Lincoln Park Tiled Steps In San Francisco

The Lincoln Park Steps Are Mosaic Tiled Stairs in an Francisco

We have had so much fun seeking out and climbing the staircases of San Francisco! We climbed the 16th Avenue Tiled Steps and the Grand View Park Steps in Golden Gate Heights first, after my mother-in-law told us about it. Later we climbed the Lyon Street Steps in Pacific Heights, and on our most recent trip to the city, we climbed even more hidden staircases.

We began the weekend climbing the Filbert Steps to Coit Tower and descending Telegraph Hill on the Greenwich Steps. Then after visiting the Golden Gate Fortune Cookie Factory and the Ferry Building, we hopped in the car to find three more secret staircases all covered in gorgeous mosaic tiles — the Hidden Garden Steps, Flights Of Fancy Steps, and Lincoln Park Steps.

Sitting at the edge of Lincoln Park, the Lincoln Park Steps at 32nd Avenue serve as an entry point to the Lincoln Park Golf Course and Lincoln Park Playground and a gateway to the Legion of Honor and Lands End. Dating back to the early 1900s, the stairs recently received a complete design and structural renovation, including a stunning mosaic tile treatment.

With only 52 steps, the Lincoln Park Steps aren’t as tall as the three other mosaic tile San Francisco staircases, but they’re very wide and colorful and fantastic. Tiles primarily in greens, yellows, reds, and oranges create gorgeous patterns inspired by historic photos of Sutro Baths and the buildings of the San Francisco World’s Fair.

Two wide concrete and mosaic tile benches flank the staircase and one long tile bench stretches the entire width of the staircase at top, providing amazing views of the Golden Gate Bridge, San Francisco’s downtown skyline, and the East Bay hills.

About The Lincoln Park Steps

Back in 2007, the Lincoln Park Steps were falling apart. Decades of neglect had resulted in cracked steps, damaged concrete, and a wasted landscape that attracted nighttime loitering, graffiti, and trash.

Inspired by a brainstroming session with the Katherine Delmar Burke School, Friends of Lincoln Park founders, Anna Yatroussis and Meg Autry, kicked off a campaign to improve the site of Lincoln Park Steps. The school was looking for a way to give back to the community in celebration of its 100 year anniversary and Anna Yatroussis, an alumnae and parent of the school, had noticed that the steps located at the front entrance of the school, were an eyesore and a danger to anyone using them.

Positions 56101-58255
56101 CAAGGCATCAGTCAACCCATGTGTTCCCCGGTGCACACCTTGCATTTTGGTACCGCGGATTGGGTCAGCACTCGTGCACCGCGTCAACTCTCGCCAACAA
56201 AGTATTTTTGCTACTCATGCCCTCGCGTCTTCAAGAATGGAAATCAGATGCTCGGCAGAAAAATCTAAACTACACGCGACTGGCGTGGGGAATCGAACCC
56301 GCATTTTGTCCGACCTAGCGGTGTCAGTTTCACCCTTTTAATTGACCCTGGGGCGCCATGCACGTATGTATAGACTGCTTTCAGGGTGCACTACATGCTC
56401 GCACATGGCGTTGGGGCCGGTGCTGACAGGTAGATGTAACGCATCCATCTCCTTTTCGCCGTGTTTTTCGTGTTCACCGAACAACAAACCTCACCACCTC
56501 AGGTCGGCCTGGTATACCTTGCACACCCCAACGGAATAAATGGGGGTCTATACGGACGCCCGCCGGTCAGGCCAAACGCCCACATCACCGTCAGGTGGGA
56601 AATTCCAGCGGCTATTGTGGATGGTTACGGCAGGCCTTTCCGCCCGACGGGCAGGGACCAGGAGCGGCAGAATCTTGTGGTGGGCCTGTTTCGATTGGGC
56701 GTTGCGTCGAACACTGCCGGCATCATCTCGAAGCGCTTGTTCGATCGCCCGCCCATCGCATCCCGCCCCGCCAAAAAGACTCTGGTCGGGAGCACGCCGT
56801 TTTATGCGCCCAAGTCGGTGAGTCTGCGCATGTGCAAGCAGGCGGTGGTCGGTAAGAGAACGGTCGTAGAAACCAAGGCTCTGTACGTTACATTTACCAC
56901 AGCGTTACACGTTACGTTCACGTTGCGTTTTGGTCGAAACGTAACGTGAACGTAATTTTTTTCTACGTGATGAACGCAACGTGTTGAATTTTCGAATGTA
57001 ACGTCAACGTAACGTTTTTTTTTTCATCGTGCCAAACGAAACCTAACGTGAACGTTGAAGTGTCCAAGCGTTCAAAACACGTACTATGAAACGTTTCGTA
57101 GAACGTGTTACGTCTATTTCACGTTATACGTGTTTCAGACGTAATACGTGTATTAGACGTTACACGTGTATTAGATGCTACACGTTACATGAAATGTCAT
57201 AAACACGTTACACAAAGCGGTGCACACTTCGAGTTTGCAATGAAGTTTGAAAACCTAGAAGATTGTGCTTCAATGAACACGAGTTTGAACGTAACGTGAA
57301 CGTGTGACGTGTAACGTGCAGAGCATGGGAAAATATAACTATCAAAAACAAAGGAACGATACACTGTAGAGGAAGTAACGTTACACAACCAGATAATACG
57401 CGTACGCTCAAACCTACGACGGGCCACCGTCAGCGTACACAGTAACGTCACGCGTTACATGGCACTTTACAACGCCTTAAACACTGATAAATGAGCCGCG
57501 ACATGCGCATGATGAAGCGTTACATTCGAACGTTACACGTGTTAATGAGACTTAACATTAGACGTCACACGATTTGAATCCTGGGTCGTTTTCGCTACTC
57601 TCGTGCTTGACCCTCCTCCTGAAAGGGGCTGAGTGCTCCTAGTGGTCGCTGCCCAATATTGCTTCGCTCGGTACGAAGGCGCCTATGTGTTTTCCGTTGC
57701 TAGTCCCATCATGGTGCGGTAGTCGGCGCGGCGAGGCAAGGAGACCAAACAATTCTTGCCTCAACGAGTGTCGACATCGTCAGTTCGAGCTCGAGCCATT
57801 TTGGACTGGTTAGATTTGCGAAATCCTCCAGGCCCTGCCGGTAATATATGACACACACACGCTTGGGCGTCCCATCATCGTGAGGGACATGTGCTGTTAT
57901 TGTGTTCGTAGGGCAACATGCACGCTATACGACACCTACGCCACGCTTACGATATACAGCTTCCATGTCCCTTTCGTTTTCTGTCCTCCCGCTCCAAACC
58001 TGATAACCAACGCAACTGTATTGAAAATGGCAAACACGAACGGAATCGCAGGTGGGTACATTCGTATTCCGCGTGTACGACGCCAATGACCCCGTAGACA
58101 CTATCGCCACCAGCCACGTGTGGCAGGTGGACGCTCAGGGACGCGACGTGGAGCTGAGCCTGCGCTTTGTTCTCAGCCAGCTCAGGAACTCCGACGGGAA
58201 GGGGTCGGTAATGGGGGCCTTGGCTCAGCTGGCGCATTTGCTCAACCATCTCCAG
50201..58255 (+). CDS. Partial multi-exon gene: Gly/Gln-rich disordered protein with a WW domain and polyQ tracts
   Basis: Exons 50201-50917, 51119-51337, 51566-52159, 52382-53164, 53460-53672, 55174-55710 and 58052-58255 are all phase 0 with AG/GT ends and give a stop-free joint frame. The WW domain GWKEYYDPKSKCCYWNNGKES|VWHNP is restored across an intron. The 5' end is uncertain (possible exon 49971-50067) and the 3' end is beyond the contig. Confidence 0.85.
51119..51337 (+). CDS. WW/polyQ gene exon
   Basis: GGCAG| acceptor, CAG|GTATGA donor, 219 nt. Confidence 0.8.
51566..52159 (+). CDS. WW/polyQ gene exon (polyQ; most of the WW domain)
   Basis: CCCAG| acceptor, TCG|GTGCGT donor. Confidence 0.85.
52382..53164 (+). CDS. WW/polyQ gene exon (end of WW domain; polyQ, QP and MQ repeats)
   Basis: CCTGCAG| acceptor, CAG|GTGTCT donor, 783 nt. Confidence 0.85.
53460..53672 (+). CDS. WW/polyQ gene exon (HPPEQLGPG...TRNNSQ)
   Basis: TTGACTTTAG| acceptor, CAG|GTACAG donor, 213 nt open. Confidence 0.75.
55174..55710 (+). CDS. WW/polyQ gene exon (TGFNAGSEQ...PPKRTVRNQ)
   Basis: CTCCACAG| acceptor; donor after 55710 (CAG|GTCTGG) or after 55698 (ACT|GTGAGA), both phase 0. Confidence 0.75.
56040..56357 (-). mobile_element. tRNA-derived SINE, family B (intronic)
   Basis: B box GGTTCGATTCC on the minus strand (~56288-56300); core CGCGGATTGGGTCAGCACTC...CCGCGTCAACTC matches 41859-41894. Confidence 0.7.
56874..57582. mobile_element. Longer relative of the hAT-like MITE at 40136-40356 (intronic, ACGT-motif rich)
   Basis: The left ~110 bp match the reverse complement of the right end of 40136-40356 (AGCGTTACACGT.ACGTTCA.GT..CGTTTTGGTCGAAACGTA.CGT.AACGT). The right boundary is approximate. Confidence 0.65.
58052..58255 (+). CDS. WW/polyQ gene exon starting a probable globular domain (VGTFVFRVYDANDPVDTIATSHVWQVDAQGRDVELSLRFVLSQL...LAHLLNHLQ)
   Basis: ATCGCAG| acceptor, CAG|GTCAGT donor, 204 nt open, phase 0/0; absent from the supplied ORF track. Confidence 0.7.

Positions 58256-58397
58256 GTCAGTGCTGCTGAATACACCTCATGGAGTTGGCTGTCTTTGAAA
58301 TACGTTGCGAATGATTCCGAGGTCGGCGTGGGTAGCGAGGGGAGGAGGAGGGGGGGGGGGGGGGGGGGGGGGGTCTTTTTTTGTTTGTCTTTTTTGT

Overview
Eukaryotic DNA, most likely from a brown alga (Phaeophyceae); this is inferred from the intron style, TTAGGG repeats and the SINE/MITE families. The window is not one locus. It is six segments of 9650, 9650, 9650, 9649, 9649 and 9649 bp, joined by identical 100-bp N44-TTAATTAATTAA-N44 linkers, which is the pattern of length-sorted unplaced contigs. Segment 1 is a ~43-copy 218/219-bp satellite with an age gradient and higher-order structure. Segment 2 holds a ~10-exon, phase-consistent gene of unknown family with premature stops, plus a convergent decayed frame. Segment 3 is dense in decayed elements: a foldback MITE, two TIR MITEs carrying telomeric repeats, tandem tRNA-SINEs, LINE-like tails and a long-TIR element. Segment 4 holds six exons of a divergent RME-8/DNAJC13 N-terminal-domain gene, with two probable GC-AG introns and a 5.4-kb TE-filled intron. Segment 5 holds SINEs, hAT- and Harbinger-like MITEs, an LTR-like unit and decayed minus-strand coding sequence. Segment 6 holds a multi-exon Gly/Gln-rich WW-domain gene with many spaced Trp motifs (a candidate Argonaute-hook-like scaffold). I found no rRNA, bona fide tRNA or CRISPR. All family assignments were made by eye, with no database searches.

Many people were involved in the seven year beautification project to renovate the Lincoln Park Steps:

  • The Friends of Lincoln Park partnered with San Francisco Parks Alliance as the fiscal sponsor for the Lincoln Steps project.
  • Jim Westover of William Duff Architects and Gerry Agosta of BV Builders joined the effort, providing pro bono services.
  • Renowned local artist Aileen Barr was hired to design and create the steps.
  • The San Francisco Recreation and Park Department awarded the project key grants that made the structural repairs and improvements possible.

The goal of the project was to keep the existing structures and repair and enhance them with the installation of art tiles to create a beautiful beaux arts-inspired public art installation and destination for the community.

Phase one was completed in 2010 and included structural improvements and the installation of mosaic tiles on the top bench and retaining wall. Phase two was completed in 2015 and included the structural repair and mosaic tile installation for the stairs, pillars, and midway benches, and if you look closely at the tiles adorning the steps, you’ll see the names of the project’s donors and sponsors.

Know Before You Go

  • The Lincoln Park Steps are located in the Inner Richmond district at the end of California Street where it meets the Lincoln Park Golf Course. The closest address for the steps is 32nd Avenue, San Francisco, California 94122.
  • The project took seven years to complete and was done in two phases. It opened to the public in 2015 and is San Francisco’s newest tiled staircase.
  • The Lincoln Park Steps have 52 wide stairs.

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